Spitzer goes after pop-up ad company


RIP Brian
Feb 22, 2001

Supreme Court order sought to put the brakes on pop-up advert installations

Most Internet users have experienced the frustration and inconvenience of covert and difficult to remove programs like VX2 which can track consumers' Web activity and deliver infuriating and distracting pop-up ads. Coming to the rescue is Elliot Spitzer, the attorney general for New York and a name well known for his actions against Internet offenders.

The latest company in Spitzer's sights is Direct Revenue, accused of secretly installing spyware and sending ads through spyware already installed on personal computers, Associated Press reports. Spitzer has asked the state Supreme Court to stop Direct Revenue from allegedly installing millions of pop-up ad programs that he said also monitor the Internet activity of users. The attorney general accuses the company in a civil suit under state business laws against deceptive business practices and false advertising.

"These applications are deceptive and unfair to consumers, bad for businesses that rely on efficient networks to do their jobs, and bad for online retailers that need consumers to trust and enjoy their online experience," Spitzer told AP.

This is not the first time that Spitzer has taken legal action against companies he has accused of installing spyware and adware software that can be downloaded onto personal computers without the computer user's knowledge after they are attracted to Web sites.

Spitzer claims Direct Revenue or its distributors offered free games, browsers or software without ever advising consumers that the spyware was integral to the downloads. 21 Web sites that included Direct Revenue downloads called VX2, Aurora and OfferOptimizer were identified by Spitzer staffers.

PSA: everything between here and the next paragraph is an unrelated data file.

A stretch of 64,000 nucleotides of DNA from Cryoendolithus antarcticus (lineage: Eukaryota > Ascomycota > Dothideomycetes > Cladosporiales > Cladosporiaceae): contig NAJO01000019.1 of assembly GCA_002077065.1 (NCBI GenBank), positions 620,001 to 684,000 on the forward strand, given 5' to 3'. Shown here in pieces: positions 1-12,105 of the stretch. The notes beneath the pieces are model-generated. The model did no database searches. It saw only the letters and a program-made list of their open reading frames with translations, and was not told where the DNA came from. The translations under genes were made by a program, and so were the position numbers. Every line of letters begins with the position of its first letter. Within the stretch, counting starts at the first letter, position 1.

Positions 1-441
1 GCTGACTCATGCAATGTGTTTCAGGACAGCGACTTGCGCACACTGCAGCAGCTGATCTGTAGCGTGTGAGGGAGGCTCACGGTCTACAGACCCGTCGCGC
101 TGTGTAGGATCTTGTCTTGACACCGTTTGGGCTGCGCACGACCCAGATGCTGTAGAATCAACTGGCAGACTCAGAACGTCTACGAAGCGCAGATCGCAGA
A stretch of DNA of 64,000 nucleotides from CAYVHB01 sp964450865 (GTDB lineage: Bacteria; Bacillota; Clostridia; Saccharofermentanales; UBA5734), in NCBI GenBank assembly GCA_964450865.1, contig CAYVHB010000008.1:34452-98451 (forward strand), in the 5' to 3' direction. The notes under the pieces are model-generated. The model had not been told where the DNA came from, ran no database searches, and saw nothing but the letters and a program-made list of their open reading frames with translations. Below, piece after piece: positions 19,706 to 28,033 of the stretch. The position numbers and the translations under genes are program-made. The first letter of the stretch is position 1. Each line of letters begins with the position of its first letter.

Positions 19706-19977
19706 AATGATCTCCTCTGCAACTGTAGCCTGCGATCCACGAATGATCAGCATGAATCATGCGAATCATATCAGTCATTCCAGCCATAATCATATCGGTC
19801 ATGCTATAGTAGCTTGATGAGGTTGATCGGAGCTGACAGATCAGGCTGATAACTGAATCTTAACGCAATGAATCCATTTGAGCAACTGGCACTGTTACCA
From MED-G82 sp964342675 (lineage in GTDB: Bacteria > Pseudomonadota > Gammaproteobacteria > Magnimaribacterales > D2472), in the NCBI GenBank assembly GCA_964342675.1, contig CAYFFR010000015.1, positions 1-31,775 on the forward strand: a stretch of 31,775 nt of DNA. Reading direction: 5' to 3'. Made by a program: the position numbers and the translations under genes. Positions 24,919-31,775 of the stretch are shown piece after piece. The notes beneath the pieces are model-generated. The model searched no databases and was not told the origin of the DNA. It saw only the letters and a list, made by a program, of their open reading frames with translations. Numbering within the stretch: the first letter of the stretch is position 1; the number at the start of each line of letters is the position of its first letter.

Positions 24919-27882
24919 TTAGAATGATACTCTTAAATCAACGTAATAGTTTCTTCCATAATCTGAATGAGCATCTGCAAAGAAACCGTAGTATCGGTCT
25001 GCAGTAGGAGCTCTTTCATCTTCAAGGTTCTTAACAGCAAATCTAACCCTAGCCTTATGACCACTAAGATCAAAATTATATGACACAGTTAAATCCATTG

Spitzer said the company exacerbated the situation by making the spyware at best difficult to find and remove, with some pop-ups simply reinstalling themselves.

Despite an approach for an immediate comment on the issue, a Direct Revenue spokesman was unable to do so.

Associated Press recalls in its report that in October last year, the former chief executive of Los Angeles-based Intermix Media Inc. agreed to pay $750 000 in penalties after Spitzer accused the company of secretly installing adware and spyware on millions of home computers (see previous InfoPowa report). Spitzer accused the former executive, Brad Greenspan, of directing employees to bundle adware with other free programs and to make the software difficult to remove.

Spitzer said Intermix also agreed to pay $7.5 million in penalties over three years and stop distributing adware programs. Intermix ran Web sites featuring quizzes, games and jokes that it packaged for advertisers.

Spitzer's lawsuit filed in Manhattan also names Direct Revenue's former CEO, Josh Abram. Spitzer said Abram told a distributor in an e-mail that "we have a very stealthy version of our adware product which we're happy to give u ... Don't worry. If we do a deal a build together - these will not be caught."